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11/29/95 PEOPLE STATE ILLINOIS v. STEPHANIE

November 29, 1995

THE PEOPLE OF THE STATE OF ILLINOIS, PLAINTIFF-APPELLEE,
v.
STEPHANIE PATTERSON, DEFENDANT-APPELLANT.



Appeal from the Circuit Court of Jackson County. No. 92-CF-547. Honorable David W. Watt, Jr., Judge, presiding. This Opinion Substituted on Denial of Rehearing for Withdrawn Opinion of October 27, 1995, Previously

The Honorable Justice Kuehn delivered the opinion of the court: Rarick and Goldenhersh, JJ., concur.

The opinion of the court was delivered by: Kuehn

ORDER

This cause has been considered on appellant's petition for rehearing. The court being fully advised finds:

On October 27, 1995, the court previously filed a decision in this cause;

On November 6, 1995, appellant filed a petition for rehearing; and

The court now desires to vacate its previous decision and substitute a new decision.

IT IS THEREFORE ORDERED that appellant's petition for rehearing is DENIED.

IT IS FURTHER ORDERED that the decision previously filed in this cause on October 27, 1995, shall be, and the same is hereby, VACATED AND HELD FOR NAUGHT.

IT IS FURTHER ORDERED that the opinion filed on this date shall stand as the decision of the court.

The Honorable Justice KUEHN delivered the opinion of the court:

On September 21, 1992, defendant Stephanie Patterson was charged by information with two counts of forgery pursuant to sections 17-3(a)(1) and (2) of the Criminal Code of 1961 (Ill. Rev. Stat. 1991, ch. 38, par. 17-3(a)(1),(2) (now 720 ILCS 5/17-3 (a)(1),(2) (West 1992).) Both counts relate to the forgery of a signature on one check. The State dismissed one count before trial. On June 2, 1993, defendant Stephanie Patterson was convicted of forgery. In addition to being ordered to pay court costs, fines, and restitution, defendant received a 24-month sentence of probation and was required to undergo a Treatment Alternatives for Special Clients, Inc. (T.A.S.C.), substance-abuse evaluation. Defendant failed to comply with certain probation requirements, and the State filed a petition to revoke probation. Defendant admitted the content of the petition to revoke probation. At the December 14, 1993, resentencing hearing, the court admonished defendant that the maximum penalty for forgery was two to five years in the penitentiary, followed by a one-year period of mandatory supervised release, and a $10,000 fine. Following the admonition, the court sentenced defendant to two years in the Department of Corrections (D.O.C.) and 30 months of probation consecutive to the D.O.C. sentence. Defendant filed a motion for reconsideration, which the court denied.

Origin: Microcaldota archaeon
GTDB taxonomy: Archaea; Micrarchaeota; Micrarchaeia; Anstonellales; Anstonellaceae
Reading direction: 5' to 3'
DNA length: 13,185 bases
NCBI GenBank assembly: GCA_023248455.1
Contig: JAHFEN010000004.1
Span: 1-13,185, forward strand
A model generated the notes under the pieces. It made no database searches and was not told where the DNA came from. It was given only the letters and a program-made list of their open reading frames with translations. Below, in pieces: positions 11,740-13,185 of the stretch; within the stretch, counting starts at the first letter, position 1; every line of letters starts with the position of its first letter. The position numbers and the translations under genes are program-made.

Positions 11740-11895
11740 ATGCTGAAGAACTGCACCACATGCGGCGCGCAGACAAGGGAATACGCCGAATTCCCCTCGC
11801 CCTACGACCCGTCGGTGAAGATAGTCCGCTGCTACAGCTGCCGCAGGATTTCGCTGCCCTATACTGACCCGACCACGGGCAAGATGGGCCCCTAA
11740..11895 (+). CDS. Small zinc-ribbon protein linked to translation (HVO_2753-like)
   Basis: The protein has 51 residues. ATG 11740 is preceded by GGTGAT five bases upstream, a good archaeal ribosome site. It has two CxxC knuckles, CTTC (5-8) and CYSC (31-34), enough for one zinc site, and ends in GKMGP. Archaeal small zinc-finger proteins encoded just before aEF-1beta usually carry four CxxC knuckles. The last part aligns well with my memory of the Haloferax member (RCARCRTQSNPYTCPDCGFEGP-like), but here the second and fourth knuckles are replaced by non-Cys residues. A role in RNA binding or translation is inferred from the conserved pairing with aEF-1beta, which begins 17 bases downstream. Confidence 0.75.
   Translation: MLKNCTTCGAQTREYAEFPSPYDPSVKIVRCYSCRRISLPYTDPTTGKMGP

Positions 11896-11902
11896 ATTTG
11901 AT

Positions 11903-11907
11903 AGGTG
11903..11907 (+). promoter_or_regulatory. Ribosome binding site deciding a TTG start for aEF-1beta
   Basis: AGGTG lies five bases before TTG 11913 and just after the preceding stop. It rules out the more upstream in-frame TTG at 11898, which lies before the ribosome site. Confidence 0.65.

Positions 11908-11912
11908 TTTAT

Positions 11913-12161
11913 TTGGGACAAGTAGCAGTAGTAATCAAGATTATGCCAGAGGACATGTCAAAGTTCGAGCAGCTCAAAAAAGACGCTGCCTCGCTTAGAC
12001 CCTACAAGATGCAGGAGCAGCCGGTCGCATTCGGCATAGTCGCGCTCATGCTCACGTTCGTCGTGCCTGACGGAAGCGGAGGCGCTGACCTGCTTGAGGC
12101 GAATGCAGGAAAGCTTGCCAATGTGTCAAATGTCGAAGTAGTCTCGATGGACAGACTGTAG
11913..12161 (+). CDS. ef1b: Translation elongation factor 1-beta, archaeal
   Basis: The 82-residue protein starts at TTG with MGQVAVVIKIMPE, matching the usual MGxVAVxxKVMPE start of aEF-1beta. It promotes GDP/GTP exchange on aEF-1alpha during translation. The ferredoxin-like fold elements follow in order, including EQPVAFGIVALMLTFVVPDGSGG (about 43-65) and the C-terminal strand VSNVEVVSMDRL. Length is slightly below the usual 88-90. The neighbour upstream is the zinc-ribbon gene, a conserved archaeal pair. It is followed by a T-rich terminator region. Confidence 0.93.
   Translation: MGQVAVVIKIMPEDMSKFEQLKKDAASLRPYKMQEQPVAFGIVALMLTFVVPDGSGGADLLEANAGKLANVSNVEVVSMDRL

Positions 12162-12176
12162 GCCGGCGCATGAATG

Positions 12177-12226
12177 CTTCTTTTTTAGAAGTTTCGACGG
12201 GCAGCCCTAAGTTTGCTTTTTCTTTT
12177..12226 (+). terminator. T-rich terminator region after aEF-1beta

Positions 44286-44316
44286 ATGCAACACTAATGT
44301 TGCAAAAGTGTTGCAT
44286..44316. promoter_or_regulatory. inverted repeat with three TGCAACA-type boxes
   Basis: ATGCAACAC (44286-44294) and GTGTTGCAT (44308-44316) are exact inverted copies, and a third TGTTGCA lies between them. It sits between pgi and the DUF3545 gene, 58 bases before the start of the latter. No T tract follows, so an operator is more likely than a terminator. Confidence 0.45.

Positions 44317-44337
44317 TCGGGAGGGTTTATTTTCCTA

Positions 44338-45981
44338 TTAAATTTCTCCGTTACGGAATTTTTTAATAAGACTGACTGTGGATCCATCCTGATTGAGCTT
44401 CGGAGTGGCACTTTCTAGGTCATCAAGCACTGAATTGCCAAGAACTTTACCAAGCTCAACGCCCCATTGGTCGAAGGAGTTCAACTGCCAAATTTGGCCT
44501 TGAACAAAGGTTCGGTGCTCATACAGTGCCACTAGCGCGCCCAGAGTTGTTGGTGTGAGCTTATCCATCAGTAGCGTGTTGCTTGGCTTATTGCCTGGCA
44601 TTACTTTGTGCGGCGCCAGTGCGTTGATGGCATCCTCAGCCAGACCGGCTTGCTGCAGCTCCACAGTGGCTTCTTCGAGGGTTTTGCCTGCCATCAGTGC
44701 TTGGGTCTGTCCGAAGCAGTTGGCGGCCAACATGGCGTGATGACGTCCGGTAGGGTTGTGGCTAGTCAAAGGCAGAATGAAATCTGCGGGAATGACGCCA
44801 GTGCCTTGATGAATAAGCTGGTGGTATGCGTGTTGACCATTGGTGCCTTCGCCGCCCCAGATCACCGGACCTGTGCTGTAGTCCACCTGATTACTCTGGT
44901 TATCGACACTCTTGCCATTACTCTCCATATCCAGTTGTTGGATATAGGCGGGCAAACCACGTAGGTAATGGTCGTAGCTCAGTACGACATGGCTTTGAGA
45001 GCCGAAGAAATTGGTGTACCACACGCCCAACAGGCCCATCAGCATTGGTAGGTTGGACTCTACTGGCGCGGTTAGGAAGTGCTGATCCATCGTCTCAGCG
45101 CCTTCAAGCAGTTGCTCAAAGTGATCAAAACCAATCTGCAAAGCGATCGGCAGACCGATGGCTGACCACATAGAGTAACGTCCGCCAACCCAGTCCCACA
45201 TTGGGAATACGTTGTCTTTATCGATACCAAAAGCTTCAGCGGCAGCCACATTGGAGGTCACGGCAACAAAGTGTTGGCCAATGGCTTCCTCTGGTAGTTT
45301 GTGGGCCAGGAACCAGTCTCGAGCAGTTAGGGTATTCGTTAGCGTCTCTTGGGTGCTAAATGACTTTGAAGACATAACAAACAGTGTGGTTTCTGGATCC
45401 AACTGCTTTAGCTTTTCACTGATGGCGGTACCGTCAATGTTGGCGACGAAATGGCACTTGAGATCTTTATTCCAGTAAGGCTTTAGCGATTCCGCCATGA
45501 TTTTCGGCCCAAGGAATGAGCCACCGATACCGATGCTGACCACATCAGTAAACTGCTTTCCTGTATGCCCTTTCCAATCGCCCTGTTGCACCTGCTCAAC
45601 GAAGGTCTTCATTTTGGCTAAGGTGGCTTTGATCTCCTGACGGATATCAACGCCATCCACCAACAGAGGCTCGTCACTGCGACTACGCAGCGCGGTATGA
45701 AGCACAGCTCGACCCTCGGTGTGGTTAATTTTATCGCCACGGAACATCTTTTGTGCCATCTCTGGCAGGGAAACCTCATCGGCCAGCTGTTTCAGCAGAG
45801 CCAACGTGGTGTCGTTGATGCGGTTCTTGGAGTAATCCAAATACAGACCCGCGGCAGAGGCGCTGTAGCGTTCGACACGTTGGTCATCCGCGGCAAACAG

Defendant contends that the trial court failed to admonish her about the possibility of consecutive sentences and that this failure warrants vacation of that portion of her sentence. Our supreme court recently considered and rejected this argument in People v. Gazelle (1995), 165 Ill. 2d 93, 649 N.E.2d 381, 208 Ill. Dec. 325. In Gazelle, the defendant was sentenced to a term of imprisonment in one county consecutive to a term of imprisonment in a second county. Without a detailed analysis, the supreme court affirmed defendant's consecutive sentence, indicating that "a new revocation hearing would change nothing and would be a waste of judicial time and manpower." Gazelle, 165 Ill. 2d at 95, 649 N.E.2d at 382.

While the Gazelle majority did not specifically address a defendant's due process right to receive an admonition of all sentence possibilities, Justice Nickels discussed the issue in his concurrence. Concurring opinions are not binding authority but are persuasive. (21 C.J.S. Courts ยง 141 (1990).) Justice Nickels noted that Illinois Supreme Court Rule 402 (134 Ill. 2d R. 402) requires the trial court to admonish a defendant of consecutive-sentence possibilities with a guilty plea. ( Gazelle, 165 Ill. 2d at 98, 649 N.E.2d at 383.) Due process does not require the same admonishment in a probation revocation hearing. ( Gazelle, 165 Ill. 2d at 99, 649 N.E.2d at 384.) Justice Nickels found no Illinois law requiring warnings of possible consecutive sentences during a probation revocation hearing. Justice Nickels determined that defendant's due process rights were not violated because defendant ...


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